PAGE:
That uncertainty of oil supply, along with the ongoing release of 1 million barrels/day from the SPR helped push US crude oil exports reached an all-time high last week with more than 5.1 million barrels (214 million gallons) of crude being sent abroad every day.  If that statement makes you want to jump on the export ban bandwagon, take a look at the chart of exports over the past 15 years, and compare oil prices today to the 2008-2013 time frame when crude oil exports were mostly illegal and prices were still regularly north of $100/barrel. 

Click here to download a PDF of today's TACenergy Market Talk, including all charts from the Weekly DOE Report.

Market Talk Update 10.27.2022

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Pivotal Week For Price Action
Market TalkThursday, Dec 1 2022

December Trading Is Kicking Off With Modest Gains For Energy Contracts

December trading is kicking off with modest gains for energy contracts after a strong finish to November helped the complex avoid a technical breakdown.  

Equity markets saw another big rally Wednesday after the FED chair suggested that smaller rate hikes were coming. The correlation between energy and equity markets remains weak, so it doesn’t seem like that’s having much influence on daily pricing, but it certainly doesn’t hurt the case for a recovery rally.  New reports that China may ease some lockdowns in the wake of last weekend’s protests is also getting some credit for the strength in prices after they reached 11 month lows on Monday.

The DOE’s weekly report had something for everyone with crude oil stocks showing some bullish figures while refined product supplies got some much-needed relief.

US Crude oil inventories saw a huge drop of more than 12 million barrels last week thanks to a surge in exports to the 3rd highest level on record, a drop in imports, and the SPR sales that have been supplementing commercial supplies for the past 6 months wind down. The market reaction was fairly muted to the big headline drop, which is probably due to the inconsistent nature of the import/export flows, which are likely to reverse course next week. The lack of SPR injections will be a key figure to watch through the winter, particularly as the Russian embargo starts next week.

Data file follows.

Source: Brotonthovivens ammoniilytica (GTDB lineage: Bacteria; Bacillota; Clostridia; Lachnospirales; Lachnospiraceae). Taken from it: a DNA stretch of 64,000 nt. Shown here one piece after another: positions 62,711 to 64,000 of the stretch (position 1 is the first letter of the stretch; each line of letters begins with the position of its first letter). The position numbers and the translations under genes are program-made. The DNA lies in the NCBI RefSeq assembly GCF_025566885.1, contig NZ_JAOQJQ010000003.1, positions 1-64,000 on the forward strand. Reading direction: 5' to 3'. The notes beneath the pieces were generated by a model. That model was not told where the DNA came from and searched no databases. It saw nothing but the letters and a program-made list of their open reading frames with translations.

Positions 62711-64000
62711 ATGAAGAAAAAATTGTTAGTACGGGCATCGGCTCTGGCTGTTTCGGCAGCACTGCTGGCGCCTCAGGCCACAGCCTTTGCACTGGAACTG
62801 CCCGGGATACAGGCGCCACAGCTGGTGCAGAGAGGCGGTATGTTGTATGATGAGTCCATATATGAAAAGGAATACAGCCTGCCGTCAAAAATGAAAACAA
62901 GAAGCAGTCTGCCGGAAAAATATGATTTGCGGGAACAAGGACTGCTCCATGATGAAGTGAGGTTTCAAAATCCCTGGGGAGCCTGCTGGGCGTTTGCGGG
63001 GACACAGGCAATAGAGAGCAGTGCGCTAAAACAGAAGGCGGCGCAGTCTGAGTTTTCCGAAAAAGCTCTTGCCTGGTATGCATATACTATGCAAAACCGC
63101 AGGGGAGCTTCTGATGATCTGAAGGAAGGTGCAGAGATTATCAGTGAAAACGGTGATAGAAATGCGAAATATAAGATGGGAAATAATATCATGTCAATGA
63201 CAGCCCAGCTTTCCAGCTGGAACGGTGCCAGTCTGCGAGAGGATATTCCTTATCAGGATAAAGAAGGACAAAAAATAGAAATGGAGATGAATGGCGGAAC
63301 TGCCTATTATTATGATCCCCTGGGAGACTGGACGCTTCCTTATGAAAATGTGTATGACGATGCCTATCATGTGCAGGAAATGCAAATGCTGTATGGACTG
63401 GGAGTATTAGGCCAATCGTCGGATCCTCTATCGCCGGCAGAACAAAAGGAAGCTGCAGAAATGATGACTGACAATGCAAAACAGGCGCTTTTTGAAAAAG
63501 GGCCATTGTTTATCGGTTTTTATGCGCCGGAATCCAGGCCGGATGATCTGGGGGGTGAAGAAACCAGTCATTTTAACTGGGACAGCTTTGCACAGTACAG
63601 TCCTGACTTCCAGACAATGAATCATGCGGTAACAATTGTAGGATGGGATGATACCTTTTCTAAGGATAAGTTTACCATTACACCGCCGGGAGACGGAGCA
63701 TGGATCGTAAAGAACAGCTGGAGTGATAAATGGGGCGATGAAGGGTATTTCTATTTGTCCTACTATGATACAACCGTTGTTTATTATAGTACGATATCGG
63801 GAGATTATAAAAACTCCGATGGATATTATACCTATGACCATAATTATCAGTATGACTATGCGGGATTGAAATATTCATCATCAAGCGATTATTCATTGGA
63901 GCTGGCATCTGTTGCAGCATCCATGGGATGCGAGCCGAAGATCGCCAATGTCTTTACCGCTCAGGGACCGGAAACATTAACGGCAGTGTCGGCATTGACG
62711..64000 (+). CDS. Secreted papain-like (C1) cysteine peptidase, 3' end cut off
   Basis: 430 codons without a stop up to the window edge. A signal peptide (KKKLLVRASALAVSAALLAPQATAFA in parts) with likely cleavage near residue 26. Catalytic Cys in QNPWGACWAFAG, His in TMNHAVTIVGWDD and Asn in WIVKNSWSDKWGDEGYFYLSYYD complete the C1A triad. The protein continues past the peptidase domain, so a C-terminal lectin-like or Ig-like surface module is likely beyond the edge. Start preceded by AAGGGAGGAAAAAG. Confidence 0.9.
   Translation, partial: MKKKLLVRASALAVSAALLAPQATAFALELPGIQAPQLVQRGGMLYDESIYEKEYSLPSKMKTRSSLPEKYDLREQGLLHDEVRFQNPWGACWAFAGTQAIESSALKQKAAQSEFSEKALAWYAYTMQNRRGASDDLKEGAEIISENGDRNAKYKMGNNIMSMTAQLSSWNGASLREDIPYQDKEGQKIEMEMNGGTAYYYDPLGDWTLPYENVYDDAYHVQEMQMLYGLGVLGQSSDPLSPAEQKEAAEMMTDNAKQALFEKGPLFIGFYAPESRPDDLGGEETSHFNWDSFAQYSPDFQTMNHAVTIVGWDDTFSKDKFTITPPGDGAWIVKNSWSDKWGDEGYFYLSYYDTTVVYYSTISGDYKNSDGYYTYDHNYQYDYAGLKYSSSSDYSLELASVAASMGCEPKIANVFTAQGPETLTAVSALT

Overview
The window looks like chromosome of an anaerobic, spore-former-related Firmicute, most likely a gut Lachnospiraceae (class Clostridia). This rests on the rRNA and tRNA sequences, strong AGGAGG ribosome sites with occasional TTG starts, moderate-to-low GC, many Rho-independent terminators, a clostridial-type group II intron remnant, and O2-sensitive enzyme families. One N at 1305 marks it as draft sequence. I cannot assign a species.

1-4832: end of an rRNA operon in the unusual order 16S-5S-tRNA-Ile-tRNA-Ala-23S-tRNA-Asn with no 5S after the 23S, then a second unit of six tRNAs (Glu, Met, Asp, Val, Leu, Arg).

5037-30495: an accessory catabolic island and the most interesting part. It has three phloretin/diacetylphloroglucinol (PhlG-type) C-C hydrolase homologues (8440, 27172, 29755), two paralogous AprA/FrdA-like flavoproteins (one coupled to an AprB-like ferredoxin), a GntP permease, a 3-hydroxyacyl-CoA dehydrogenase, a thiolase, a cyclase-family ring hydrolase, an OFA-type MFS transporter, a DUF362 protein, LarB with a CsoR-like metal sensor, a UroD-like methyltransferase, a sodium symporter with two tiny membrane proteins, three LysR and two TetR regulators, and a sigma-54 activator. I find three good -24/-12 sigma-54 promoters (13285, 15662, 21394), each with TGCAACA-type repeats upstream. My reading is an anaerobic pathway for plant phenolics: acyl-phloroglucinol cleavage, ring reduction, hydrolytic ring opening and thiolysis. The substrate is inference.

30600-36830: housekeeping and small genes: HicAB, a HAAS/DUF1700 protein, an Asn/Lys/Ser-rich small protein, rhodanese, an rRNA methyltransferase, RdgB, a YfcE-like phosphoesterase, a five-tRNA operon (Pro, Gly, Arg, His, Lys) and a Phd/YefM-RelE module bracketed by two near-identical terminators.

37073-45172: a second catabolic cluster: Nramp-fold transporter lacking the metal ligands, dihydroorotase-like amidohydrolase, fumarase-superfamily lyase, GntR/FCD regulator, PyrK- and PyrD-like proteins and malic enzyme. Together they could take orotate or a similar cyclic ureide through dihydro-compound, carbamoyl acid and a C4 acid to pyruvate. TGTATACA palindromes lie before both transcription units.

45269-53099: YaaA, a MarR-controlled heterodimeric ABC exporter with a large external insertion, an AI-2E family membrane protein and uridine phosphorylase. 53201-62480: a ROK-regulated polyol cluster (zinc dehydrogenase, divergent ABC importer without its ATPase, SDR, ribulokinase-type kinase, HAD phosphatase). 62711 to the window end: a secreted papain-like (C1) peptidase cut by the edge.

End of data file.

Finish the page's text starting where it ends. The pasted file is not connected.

Diesel inventories increases across all 5 PADDs last week, as demand dipped again and imports ticked higher. Diesel exports remain above average, and are expected to continue that pace in the near term as European and Latin American buyers continue to be short. Read this note for why in the long term more of those supplies will probably come from China or Kuwait

US refiners continue to run all-out, with total throughput last week reaching its highest level since the start of the pandemic, even though we’ve lost more than 600,000 barrels/day of capacity since then. Those high run rates at a time of soft demand help explain why we’re seeing big negative basis values at the refining hubs around the country and if the pipeline and vessel outlets can’t keep pace to move that product elsewhere we may see those refiners forced to cut back due to lack of storage options.

The EPA was required by court order to submit its plans for the renewable fuel standard by November 16, and then came to an agreement to release them on November 30, and then apparently decided to meet that deadline, but not release the plan to the public. If you think this is ridiculous, you’re not alone, but keep in mind this is the same agency that regularly missed the statutory deadline by more than a year previously, so it’s also not too surprising. This is also the law that required 16 billion gallons/year of cellulosic biofuels be blended by 2022 when it was put into place 15 years ago, only to run into a wall of physical reality where the country is still unable to produce even 1 billion gallons/year of that fuel.